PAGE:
Here we are in February already; I still cannot get over how quickly this program is passing me by! My cohort is currently five weeks into Semester 5, and things are just getting more interesting. This semester we are focusing on group psychotherapy, health policies, sociology of mental health and illness, and psychosocial rehabilitation. Psychosocial rehabilitation, or PSR as I’ll be referring to it throughout the blog, is our focus for this semester’s clinical. I have been placed at Penticton Regional Hospital on the inpatient psychiatric unit, but I will also have a chance to work out in the community, which is where PSR really shines. So what exactly is PSR? Let me tell you all about it…!
PSR is the process of helping someone who has been diagnosed with a psychiatric disorder to restore functioning and well-being within their community. Recovery is an important concept with regards to PSR as it stands for rebuilding a meaningful and valued life despite having struggled with mental illness. For people who are on the path towards recovery from mental illness, getting back to their family/social/work life is challenging and even intimidating! Setting goals is a vital process within PSR in order to get clients to the point of feeling that their quality of life is sufficient, and they are able to reintegrate into society in the most functional way possible. Recovery works towards instilling hope in clients who are looking to live their lives, even with the limitations caused by mental illness.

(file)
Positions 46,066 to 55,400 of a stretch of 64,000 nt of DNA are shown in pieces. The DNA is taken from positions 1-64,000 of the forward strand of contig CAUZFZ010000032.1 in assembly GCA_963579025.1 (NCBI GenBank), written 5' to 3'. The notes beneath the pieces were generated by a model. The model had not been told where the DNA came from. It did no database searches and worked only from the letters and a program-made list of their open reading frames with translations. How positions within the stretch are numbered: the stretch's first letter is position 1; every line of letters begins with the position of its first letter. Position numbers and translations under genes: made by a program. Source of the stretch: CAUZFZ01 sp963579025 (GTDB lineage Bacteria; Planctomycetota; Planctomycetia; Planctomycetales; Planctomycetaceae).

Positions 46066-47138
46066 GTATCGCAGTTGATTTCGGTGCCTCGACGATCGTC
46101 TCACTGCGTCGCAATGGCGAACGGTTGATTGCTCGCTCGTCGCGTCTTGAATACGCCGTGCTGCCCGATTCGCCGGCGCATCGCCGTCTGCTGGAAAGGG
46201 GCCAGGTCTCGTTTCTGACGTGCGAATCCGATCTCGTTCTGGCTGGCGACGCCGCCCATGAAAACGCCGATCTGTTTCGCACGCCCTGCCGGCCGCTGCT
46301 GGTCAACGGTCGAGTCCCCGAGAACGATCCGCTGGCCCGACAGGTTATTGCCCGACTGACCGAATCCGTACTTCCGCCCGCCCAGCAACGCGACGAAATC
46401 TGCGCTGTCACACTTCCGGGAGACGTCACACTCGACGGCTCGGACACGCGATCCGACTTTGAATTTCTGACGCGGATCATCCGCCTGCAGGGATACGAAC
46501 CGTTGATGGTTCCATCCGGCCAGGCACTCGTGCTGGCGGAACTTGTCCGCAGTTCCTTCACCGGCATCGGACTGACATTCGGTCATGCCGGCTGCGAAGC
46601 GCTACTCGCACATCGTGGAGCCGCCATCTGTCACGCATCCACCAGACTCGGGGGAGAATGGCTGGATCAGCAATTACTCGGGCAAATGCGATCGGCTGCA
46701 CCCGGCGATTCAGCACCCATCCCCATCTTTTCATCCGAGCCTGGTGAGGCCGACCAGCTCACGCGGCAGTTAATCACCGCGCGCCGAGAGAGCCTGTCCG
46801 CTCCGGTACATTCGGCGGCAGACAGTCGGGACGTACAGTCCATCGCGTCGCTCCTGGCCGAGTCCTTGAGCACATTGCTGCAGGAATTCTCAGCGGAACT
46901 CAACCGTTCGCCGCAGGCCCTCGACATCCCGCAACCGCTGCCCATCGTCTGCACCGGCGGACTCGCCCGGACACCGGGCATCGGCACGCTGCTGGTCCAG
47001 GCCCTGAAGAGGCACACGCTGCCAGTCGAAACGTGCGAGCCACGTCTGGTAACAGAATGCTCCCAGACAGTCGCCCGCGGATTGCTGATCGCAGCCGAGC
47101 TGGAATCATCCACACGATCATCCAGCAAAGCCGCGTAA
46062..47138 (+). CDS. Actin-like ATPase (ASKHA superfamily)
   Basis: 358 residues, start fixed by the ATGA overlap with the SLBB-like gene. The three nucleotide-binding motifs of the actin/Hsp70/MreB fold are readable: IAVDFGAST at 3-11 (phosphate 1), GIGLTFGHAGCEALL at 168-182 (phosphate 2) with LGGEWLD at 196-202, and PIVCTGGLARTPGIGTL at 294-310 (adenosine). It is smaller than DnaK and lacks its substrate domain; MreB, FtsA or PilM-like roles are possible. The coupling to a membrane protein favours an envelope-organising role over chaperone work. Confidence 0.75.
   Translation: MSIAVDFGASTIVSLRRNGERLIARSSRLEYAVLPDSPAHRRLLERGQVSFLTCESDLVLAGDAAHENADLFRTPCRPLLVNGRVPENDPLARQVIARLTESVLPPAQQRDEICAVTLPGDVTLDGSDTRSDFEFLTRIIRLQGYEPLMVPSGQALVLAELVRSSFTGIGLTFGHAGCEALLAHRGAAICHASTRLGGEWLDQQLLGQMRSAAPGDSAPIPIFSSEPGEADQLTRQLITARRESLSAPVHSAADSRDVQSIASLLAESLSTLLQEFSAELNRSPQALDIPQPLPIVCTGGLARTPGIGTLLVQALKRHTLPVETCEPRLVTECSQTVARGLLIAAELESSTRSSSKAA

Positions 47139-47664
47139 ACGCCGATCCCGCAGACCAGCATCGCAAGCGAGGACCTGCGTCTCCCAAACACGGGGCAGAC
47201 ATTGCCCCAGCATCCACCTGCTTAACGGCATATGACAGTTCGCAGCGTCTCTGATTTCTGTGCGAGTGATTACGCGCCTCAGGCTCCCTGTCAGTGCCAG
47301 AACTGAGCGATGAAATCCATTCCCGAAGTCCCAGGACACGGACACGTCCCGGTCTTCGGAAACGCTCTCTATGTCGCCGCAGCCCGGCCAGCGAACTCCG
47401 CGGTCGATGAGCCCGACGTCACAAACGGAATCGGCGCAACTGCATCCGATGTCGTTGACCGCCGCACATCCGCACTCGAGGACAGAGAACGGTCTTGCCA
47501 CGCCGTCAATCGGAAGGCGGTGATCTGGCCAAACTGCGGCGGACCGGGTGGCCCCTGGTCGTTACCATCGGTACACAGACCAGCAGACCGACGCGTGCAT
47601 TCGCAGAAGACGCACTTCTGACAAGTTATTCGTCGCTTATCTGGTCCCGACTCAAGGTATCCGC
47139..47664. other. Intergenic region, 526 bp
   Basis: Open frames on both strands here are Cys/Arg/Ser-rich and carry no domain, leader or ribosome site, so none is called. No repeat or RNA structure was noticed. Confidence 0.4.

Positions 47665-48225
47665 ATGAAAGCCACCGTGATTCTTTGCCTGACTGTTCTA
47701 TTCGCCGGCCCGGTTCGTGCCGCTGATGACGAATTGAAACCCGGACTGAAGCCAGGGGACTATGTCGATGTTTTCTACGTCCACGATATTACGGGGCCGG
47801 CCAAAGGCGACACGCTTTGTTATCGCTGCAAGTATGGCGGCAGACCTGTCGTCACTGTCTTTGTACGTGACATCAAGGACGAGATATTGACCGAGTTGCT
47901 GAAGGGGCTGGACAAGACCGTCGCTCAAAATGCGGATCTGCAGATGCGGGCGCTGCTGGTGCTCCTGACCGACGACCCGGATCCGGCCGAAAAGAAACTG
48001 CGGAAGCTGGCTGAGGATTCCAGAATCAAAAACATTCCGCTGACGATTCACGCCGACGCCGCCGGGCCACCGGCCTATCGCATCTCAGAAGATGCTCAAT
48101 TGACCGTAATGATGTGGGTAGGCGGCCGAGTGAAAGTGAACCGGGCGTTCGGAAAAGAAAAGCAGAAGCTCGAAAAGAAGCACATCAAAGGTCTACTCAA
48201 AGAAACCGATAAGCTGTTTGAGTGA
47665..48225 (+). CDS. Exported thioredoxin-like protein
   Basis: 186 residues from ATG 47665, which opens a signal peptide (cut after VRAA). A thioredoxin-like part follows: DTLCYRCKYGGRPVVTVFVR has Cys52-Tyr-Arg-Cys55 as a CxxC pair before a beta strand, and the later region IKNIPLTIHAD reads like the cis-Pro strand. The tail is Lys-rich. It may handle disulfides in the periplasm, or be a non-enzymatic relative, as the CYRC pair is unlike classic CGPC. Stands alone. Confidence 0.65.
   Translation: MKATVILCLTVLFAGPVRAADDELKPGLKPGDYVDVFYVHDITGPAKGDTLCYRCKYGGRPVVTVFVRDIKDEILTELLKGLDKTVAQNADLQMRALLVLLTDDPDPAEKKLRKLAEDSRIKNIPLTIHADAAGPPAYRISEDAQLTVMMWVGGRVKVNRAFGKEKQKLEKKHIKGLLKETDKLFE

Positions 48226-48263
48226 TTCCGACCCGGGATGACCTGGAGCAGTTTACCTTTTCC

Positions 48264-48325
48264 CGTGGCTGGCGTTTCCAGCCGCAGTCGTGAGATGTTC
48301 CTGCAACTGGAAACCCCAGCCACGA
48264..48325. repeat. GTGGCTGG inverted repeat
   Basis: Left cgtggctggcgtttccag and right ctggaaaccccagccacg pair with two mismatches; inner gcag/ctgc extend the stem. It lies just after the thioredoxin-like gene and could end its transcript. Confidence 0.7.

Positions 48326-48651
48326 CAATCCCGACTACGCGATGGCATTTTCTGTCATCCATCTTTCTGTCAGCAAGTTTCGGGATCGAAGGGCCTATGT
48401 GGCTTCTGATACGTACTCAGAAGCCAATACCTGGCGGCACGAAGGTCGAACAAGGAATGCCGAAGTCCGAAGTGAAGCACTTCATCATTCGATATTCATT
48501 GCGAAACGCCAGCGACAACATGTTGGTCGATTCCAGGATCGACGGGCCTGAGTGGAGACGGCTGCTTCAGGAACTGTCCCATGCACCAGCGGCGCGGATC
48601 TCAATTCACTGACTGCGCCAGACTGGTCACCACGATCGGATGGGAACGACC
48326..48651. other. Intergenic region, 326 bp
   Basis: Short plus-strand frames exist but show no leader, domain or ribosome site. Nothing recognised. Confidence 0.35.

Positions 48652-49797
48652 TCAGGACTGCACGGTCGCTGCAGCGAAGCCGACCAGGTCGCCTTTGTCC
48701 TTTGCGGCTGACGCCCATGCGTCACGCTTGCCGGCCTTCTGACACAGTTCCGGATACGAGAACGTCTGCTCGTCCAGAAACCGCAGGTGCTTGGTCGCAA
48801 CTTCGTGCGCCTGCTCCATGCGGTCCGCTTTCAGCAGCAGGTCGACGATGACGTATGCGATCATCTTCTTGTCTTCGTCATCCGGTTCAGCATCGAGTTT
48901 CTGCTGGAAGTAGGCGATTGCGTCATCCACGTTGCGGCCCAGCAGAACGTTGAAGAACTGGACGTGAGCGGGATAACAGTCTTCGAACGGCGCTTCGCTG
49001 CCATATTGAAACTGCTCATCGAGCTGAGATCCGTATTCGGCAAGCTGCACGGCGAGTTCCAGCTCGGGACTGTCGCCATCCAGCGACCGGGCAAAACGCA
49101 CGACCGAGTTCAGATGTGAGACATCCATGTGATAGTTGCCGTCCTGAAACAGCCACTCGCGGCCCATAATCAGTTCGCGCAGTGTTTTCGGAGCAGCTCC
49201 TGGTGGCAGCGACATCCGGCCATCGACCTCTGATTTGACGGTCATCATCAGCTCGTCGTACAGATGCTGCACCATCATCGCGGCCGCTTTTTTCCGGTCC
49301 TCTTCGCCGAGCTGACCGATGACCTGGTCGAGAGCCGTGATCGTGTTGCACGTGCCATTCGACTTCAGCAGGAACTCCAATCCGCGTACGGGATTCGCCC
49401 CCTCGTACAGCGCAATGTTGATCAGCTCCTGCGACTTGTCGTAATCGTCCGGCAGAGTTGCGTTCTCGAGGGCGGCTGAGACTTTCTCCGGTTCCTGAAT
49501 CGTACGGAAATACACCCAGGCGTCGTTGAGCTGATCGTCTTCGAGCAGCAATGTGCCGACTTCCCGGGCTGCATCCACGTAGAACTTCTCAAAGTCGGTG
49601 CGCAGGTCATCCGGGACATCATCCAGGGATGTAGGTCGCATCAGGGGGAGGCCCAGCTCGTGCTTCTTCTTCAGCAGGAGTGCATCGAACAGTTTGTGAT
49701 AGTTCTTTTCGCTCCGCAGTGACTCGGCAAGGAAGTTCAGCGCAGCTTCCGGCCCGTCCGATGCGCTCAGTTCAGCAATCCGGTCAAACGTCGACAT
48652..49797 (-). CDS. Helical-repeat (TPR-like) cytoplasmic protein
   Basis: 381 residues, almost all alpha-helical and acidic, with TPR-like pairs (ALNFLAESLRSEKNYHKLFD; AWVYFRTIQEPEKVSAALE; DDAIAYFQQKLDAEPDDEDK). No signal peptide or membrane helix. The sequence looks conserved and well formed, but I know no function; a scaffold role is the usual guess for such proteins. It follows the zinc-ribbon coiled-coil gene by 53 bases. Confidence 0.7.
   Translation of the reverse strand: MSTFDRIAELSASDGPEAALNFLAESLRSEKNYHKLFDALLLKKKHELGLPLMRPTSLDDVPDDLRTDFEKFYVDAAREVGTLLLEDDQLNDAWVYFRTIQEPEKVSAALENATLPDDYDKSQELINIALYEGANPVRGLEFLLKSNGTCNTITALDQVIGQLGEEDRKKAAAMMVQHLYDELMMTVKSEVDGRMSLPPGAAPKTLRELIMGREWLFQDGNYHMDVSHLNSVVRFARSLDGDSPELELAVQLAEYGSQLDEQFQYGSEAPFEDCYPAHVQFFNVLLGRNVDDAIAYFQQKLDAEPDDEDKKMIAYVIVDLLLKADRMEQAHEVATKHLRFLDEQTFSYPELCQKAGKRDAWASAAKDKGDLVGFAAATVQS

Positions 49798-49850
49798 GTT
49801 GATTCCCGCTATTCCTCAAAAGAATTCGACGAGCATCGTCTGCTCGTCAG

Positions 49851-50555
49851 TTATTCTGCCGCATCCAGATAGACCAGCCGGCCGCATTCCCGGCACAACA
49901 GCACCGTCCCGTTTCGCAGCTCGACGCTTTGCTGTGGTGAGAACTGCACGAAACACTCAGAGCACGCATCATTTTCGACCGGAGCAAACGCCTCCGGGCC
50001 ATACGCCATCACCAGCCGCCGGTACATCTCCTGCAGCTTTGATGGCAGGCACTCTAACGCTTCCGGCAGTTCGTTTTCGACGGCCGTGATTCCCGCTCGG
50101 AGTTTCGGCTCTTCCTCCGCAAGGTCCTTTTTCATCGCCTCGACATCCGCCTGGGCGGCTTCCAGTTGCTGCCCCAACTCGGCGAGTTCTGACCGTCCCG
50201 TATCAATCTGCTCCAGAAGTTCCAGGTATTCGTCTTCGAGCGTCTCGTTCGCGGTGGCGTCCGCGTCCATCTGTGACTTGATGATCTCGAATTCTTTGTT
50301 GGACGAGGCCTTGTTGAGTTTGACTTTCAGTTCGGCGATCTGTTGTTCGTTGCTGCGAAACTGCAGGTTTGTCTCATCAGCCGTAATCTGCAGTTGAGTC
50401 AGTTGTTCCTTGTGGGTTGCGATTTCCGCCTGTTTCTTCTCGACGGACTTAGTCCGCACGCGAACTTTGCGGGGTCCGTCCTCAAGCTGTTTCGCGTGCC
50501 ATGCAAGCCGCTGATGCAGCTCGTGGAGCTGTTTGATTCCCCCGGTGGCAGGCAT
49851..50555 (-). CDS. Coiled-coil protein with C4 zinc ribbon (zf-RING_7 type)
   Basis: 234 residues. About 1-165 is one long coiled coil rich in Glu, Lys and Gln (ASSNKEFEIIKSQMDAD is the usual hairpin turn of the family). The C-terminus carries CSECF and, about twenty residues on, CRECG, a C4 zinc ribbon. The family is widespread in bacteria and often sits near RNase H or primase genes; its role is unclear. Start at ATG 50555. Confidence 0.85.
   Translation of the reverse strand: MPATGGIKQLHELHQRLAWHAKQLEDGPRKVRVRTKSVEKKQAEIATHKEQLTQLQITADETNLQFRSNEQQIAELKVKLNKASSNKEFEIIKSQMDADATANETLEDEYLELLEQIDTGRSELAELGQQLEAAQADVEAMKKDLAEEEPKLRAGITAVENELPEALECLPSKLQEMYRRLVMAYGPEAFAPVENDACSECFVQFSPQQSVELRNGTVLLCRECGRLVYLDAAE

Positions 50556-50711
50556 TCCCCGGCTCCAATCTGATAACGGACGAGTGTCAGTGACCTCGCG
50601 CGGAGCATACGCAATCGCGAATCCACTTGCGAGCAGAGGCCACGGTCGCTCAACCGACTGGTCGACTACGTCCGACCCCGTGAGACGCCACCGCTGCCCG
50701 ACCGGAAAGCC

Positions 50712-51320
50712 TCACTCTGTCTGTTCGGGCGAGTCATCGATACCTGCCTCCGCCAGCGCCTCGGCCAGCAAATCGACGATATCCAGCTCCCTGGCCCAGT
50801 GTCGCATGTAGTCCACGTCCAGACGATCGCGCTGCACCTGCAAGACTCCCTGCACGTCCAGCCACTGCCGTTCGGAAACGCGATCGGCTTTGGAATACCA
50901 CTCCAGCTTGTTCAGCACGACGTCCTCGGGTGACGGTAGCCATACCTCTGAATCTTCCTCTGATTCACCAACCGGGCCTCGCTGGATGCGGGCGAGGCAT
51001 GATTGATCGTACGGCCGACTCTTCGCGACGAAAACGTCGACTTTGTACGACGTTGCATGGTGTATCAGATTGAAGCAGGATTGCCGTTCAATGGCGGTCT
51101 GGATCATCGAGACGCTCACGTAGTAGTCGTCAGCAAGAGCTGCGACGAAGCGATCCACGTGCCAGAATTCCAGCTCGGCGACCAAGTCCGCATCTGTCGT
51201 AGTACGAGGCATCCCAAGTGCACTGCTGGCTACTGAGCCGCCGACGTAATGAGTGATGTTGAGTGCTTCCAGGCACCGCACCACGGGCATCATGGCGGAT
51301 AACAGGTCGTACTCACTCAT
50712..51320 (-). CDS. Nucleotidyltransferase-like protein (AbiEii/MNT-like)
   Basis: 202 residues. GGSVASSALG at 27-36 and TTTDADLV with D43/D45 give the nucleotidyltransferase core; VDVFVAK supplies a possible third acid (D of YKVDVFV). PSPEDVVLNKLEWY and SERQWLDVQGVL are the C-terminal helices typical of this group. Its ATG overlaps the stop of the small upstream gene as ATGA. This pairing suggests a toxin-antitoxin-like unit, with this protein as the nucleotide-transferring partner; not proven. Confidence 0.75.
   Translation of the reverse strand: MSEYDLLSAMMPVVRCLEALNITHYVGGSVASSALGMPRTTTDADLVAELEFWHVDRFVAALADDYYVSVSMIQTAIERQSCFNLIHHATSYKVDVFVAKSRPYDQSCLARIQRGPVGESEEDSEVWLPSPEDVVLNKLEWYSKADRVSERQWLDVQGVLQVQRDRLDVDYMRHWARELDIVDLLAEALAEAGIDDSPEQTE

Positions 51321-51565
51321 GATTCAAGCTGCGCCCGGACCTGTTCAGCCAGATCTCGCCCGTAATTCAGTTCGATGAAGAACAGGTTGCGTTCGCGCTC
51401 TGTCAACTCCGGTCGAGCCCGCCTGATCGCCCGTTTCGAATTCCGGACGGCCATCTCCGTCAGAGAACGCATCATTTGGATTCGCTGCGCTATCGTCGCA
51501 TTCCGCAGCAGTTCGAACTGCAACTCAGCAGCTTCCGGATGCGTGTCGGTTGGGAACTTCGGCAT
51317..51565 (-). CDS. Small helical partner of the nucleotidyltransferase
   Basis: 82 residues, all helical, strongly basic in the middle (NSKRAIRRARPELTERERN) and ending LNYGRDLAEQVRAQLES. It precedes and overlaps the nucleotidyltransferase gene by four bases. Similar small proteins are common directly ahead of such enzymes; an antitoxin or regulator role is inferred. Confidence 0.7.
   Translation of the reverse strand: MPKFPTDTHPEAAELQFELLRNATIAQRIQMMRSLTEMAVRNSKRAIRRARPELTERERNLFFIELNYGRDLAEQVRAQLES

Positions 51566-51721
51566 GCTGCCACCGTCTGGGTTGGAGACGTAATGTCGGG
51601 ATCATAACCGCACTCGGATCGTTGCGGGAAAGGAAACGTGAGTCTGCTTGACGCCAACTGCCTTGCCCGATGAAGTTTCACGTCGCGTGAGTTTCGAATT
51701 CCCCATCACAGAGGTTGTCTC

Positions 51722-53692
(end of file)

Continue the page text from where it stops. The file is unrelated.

Another question to consider: What is the difference between recovery and cure? Recovery is not a ‘good bye’ to all symptoms and problems from mental health issues… that is a cure. Recovery involves any residual symptoms and problems having less of an interference with the client’s life. How often do we hear the word ‘cure’ when we talk about mental illness? Not very often, is the answer! Mental illness is not something that goes away overnight, much less is cured for life! PSR helps gives clients the skills and guidance to reintegrate into society and have a chance to live their lives to the fullest, and are given opportunities that those without mental illness are given.
PSR differs from the traditional medical model of rehabilitation in that focus is now placed more so on health and wellness, rather than apparent symptoms of the client. We look at what a person can do, not what their disabilities are. Most importantly perhaps, PSR can take place in a natural setting, whereas years ago, the setting for care was always institutional. It is refreshing to see how far we have come in this field; a client is so much more than someone to treat. They are people, just like us, but who are sick and need help. It doesn’t mean they should lose control of their lives. We are just there to guide them along the way.
As always, I hope my passion is perceptible through this blog! Having been a child struggling with depression, my road to recovery was incredibly difficult, but doable. Being given the skills to get back into society and the same opportunities as others has allowed me to lead a successful and overall fantastic life! Now, I can give that help back to others. And that is pretty awesome 🙂
Please feel free to ask questions or leave comments; I really enjoy sharing this incredible educational journey I’m on!